“We see three fundamental keys to restoring top-line growth. The first is to recognise and respond to consumer trends – that is the essence of our ‘consumer first’ strategy. The second is investing in our global platforms where we see the most attractive growth opportunities. The third is leveraging our global scale to generate growth in dynamic markets around the world,” he suggested. 

In terms of the consumer, General Mills identified two key trends – convenience and wellness – that it believes will shape the future of global demand. 

The company has also signalled its intention to concentrate its efforts on five platforms. Powell revealed the group is prioritising growth in global cereals, snack bars, convenient meals, yogurt and ice cream. 

And, finally, General Mills believes its recent reorganisation into a segmented global structure should provide it with the organisational support needed to deliver growth and bring it closer to local consumers. 

Turning around US yogurt

Yogurt sales in the US have represented a weak spot for General Mills for a number of years. The company found itself struggling with the emergent Greek segment and despite innovation in this area behind Yoplait, the group continued to see competitors such as Chobani and Danone gain share. 

While category retail sales are down about 3%, General Mills conceded its own yogurt brands are down in the “high teens” in the year-to-date. 

Turning around US yogurt sales is a priority for General Mills and the company believes it has hit on an innovative idea that will bring its Yoplait brand ahead of the curve. 

General Mills renovated more than half of its yogurt portfolio in 2017 to bring it into faster-growing, premium segments. The company introduced snacking products, custard yogurt and yogurt beverages as well as bringing its natural and organic brands Annie’s and Liberte into the sector. 

General Mills is also planning it hopes will be game-changing innovation, to be rolled out this summer. 

Harmening revealed: “We see the opportunity to reinvigorate growth in the category by building new segments. We are seeing consumer expanding out from Greek to more simple better tasting yogurts that feel more crafted and artisanal. We call this emerging segment ‘simply better’ and this summer we are launching an innovative new line in this segment that leverages our French heritage and global expertise to bring an entirely new yogurt taste and texture to the US market.”

Strengthening trends in China

General Mills has seen sales trends in China slow over the past two years. Growth in the market has reduced due to a more difficult macroeconomic environment coupled with portfolio decisions that saw General Mills quit the snacks business in the country, management said this week.  

When the company revealed plans to prioritise investment behind “growth” areas of its portfolio this summer, the company even conceded its performance in China this year was hampered by lower sales of Häagen-Dazs, which has been a star performer in the market. This more than offset gains supported by the introduction of Yoplait in the country.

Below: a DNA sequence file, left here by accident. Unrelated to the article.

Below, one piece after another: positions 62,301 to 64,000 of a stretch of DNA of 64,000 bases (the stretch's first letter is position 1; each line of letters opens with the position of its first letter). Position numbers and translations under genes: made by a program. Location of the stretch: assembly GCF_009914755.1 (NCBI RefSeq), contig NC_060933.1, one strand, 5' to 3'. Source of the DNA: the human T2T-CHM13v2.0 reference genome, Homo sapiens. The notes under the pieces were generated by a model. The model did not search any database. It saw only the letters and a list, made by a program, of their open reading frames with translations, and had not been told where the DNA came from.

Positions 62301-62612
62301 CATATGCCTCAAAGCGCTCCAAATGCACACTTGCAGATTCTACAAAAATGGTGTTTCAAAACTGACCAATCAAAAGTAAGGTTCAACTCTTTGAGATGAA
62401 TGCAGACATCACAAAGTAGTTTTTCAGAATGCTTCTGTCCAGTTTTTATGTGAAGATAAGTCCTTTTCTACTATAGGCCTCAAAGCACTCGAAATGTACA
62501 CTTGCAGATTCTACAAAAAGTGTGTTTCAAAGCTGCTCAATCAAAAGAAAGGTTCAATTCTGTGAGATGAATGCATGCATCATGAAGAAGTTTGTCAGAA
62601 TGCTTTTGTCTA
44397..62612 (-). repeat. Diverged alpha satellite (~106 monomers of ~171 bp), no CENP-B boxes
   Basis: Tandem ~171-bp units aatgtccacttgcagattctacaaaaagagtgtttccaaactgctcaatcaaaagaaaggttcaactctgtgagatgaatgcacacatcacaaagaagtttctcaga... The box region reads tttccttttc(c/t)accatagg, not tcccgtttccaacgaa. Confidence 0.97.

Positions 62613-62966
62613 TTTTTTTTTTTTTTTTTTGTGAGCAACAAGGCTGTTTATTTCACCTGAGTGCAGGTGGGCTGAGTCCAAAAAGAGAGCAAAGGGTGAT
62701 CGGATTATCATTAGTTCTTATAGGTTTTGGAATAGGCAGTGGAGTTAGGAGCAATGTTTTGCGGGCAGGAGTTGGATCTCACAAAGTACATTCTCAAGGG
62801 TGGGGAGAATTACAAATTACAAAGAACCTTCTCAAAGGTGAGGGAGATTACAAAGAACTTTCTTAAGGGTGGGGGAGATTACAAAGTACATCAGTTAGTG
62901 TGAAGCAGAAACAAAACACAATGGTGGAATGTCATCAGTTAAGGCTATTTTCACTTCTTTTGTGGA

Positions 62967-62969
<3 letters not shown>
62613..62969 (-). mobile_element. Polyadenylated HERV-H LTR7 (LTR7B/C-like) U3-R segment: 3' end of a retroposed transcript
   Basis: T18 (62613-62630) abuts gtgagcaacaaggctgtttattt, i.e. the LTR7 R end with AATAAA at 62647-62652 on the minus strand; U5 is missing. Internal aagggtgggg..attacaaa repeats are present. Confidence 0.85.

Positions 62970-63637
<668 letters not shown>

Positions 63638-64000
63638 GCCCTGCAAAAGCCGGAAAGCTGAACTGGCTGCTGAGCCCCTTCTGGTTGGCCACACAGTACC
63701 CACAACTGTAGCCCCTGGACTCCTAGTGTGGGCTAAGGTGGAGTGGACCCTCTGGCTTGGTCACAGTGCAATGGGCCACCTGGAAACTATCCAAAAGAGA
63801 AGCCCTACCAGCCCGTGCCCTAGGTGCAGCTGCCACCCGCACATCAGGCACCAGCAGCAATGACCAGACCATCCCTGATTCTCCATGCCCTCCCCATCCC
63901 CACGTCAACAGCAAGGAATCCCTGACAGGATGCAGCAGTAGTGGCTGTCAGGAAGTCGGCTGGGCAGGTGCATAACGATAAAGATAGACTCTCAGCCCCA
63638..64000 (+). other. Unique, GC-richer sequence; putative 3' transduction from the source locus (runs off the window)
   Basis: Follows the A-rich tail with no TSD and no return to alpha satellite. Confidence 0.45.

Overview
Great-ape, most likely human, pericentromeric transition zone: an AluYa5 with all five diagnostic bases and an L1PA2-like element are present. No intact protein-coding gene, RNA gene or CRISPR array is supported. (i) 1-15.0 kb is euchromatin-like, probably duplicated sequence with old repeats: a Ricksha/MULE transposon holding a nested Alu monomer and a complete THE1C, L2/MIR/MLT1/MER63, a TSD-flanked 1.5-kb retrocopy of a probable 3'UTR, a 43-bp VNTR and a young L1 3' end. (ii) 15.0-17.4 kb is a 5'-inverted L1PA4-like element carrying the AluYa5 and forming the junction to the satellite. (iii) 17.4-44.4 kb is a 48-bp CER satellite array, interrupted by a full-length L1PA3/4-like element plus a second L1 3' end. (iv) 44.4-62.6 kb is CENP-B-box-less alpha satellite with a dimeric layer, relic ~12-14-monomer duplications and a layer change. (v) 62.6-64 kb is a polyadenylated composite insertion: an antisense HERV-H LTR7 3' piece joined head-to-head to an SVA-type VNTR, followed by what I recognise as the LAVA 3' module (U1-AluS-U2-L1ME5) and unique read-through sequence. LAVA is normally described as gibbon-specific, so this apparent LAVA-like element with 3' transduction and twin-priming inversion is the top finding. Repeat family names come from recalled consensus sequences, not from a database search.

General Mills now wants to turn these trends on their head. 

Commeting on the group’s plans in the country, Harmening said: “We believe our remaining portfolio is well positioned for future growth… Premiumisation is a key growth driver in China and we are capitalising on that throughout our portfolio.”

On Häagen-Dazs, Harmening said the company is taking moves to revitalise its store base, and the group is also “bringing innovation to our retail business with new snack bars”. 

At the same time, General Mills said that there is significant space to grow Yoplait sales in the market. The yogurt brand launched in Shanghai and was then extended to Beijing. There is still space to “extend brand into geographies” and grow penetration in cities where it is already available. 

“We are encouraged by our recent trends in China and believe we have a long runway of growth ahead in this important market,” Harmening concluded. 

Is General Mills abandoning margin goals?

General Mills had previously said it wants to expand its operating profit to 20% by 2018. 

According to Lazar, the company’s presentation could lead investors to conclude that General Mills is backing away from this goal. 

“Management did not explicitly reaffirm this target. While we would not necessarily expect General Mills to provide formal FY18 guidance just yet, given the company had just reaffirmed this target on its F2Q17 conference call, we can understand how some investors could view this lack of reaffirmation as indicative of General Mills taking a step back from this target at this stage,” he wrote in a note to investors. 

Indeed, when quizzed on the margin goal management responded: “We aren’t releasing any additional guidance about fiscal ’18 today… what I will tell you is we have a good line of sight on our cost-saving initiatives.”

Nevertheless, CFO Don Mulligan stressed the company’s commitment to expanding margin whilst also investing in reinvigorating sales. “We are committed to our long-term growth model and have taken aggressive actions on the margin and cash levers… We have taken aggressive actions to improve our cost structure and have identified further opportunities. We have a strong focus on cash … and see opportunities to  continue this success going forward.”